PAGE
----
Last week, I was in hospital. I was booked off from work the week before because of the pancreatitis. I really felt good, so I went to work on Monday. I had just walked into the office when I felt a severe pain on my stomach. I literally doubled up. A couple of colleagues offered to drive me to the hospital, but I declined. I drove myself. When I got there, I went straight to the doctor. Before I could come to my senses, I was on the bed, under a duvet cover, still fully dressed in my street clothes. They gave me a morphine injection, but the pain didn’t budge. Then they gave me a terrible white medicine and half an hour later, I was in the radiology department for a CT scan.

Back in the ward, they put in a drip and I stayed in bed like that for three days. No food. No water. Nothing. Not even my pills. They had stopped everything. The doctor had prescribed morphine for every eight hours. Monday evening, I had another injection and yet another one on Tuesday morning. Only then did the pain subside. The doctor came on her rounds and said I had to stay on the drip until Wednesday. There were no tumors in my pancreas; it was just very swollen.

On Wednesday, they removed the drip, and they allowed me to eat dry crackers. That was a punishment! I know you are not supposed to get hungry with the drip on, but I was and I wanted everything they said that I shouldn’t eat.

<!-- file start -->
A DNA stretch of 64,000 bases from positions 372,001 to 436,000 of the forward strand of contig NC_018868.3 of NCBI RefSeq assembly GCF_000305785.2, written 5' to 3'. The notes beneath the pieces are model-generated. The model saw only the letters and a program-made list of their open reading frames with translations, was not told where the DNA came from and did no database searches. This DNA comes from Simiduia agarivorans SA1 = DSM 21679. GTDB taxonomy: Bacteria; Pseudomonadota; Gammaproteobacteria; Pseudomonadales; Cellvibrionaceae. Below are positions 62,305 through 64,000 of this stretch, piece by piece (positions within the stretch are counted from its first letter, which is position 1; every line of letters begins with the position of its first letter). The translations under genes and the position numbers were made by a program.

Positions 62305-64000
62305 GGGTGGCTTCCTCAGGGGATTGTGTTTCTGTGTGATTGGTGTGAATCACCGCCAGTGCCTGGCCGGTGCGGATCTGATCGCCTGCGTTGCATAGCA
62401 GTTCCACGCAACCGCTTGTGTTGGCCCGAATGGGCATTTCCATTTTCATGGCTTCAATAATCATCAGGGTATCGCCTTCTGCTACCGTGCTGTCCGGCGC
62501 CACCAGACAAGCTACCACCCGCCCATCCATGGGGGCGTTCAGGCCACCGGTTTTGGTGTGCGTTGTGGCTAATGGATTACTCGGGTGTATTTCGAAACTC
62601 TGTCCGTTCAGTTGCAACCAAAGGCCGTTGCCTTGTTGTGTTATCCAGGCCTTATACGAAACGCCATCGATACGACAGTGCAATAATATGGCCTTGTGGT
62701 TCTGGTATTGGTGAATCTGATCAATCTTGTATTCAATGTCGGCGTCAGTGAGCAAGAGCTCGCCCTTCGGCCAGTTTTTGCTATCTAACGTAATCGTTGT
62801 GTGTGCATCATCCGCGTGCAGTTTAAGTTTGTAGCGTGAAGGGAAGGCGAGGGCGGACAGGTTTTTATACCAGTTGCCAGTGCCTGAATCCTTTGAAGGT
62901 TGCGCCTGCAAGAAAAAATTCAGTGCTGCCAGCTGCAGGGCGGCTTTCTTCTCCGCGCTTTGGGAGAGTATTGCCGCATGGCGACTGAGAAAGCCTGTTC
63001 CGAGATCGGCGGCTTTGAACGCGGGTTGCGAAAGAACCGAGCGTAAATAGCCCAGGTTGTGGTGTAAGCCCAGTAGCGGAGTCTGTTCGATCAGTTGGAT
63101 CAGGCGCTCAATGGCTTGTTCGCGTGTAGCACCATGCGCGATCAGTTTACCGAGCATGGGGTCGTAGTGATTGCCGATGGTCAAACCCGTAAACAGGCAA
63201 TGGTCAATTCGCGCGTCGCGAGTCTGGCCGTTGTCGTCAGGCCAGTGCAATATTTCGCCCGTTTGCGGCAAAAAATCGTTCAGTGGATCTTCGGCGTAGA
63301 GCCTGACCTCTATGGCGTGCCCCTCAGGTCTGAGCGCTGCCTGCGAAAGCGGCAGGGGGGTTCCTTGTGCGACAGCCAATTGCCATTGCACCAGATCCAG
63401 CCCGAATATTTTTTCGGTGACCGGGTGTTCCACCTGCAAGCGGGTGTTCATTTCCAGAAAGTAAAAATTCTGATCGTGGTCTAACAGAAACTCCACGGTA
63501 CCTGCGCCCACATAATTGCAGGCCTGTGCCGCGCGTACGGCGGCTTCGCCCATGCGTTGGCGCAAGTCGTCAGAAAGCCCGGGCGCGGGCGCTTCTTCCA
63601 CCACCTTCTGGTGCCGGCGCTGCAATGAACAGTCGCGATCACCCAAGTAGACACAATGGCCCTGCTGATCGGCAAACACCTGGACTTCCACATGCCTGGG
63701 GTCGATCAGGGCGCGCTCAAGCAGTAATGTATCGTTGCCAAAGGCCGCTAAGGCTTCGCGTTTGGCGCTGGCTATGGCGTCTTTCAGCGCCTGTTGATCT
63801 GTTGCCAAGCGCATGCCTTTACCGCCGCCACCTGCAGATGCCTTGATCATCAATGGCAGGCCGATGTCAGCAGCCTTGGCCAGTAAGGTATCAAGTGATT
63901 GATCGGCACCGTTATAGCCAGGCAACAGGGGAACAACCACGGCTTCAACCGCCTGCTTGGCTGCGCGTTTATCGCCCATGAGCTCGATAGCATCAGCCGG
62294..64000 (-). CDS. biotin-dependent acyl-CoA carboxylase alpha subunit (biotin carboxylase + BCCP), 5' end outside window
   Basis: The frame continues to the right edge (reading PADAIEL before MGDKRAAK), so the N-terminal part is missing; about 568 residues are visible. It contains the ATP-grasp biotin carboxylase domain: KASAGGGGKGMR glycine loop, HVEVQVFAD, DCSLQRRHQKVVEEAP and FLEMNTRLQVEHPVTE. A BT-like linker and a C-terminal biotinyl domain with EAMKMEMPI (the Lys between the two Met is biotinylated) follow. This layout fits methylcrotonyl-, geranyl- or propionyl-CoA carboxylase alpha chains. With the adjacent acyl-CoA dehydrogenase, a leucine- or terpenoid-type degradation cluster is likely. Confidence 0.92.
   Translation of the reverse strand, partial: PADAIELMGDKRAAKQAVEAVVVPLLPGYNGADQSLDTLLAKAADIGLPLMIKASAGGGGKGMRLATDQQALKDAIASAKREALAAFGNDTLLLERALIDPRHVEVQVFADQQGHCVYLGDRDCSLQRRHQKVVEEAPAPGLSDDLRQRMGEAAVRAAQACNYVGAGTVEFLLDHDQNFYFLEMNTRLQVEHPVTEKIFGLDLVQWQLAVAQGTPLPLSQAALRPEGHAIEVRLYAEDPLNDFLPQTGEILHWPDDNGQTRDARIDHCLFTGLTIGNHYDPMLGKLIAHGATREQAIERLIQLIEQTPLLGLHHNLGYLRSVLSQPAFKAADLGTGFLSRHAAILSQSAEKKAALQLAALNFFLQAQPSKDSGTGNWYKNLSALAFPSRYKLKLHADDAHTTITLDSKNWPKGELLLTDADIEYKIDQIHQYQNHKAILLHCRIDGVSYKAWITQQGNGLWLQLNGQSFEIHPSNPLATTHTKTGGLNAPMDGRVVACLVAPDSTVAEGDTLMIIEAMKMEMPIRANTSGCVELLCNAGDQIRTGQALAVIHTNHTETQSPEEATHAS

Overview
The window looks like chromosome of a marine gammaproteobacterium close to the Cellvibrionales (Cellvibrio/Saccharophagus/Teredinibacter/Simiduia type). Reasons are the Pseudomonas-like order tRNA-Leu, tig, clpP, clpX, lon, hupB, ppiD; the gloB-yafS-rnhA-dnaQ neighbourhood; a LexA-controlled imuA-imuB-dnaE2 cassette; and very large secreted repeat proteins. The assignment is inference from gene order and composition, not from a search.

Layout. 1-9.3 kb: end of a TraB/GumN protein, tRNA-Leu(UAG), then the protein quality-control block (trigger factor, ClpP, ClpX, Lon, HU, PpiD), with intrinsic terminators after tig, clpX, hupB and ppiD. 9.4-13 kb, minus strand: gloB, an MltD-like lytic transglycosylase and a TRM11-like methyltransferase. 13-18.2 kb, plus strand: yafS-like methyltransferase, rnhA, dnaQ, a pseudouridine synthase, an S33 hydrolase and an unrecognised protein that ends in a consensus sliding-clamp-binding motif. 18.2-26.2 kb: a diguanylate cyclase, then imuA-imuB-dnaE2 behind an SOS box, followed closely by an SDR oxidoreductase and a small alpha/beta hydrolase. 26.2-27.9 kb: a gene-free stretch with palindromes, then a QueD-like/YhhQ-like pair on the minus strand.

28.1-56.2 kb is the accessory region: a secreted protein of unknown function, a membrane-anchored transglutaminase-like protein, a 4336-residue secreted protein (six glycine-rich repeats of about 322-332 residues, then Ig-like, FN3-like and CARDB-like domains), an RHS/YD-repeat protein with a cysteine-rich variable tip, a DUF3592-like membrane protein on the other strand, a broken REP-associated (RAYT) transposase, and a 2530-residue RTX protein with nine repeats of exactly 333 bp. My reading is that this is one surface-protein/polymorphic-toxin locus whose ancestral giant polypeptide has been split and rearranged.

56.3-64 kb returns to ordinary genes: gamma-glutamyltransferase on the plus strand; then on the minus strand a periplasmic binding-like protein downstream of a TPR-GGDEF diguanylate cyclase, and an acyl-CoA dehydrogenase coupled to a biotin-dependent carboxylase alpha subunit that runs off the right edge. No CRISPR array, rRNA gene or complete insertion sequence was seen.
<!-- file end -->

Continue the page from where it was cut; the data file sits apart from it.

Also on Wednesday, my military doctor went on a two-week leave and another doctor took over from her. This other doctor sent me home on Thursday and she said I had to report at the ward on Monday, June 29. I had a pleasant weekend and didn’t really watch what I ate.

When I went back on Monday, the substitute doctor said she didn’t really know what to do with me, so I can go home. I gave her the telephone number of my civilian doctor. She phoned him and told him what my blood results of June 22 and June 29 were. She also told him what medication I was on and what dosages. He said it’s no wonder my organs are collapsing, as I am overdosing! Also, I shouldn’t use the tablets with the sleeping tablet my military doctor had prescribed.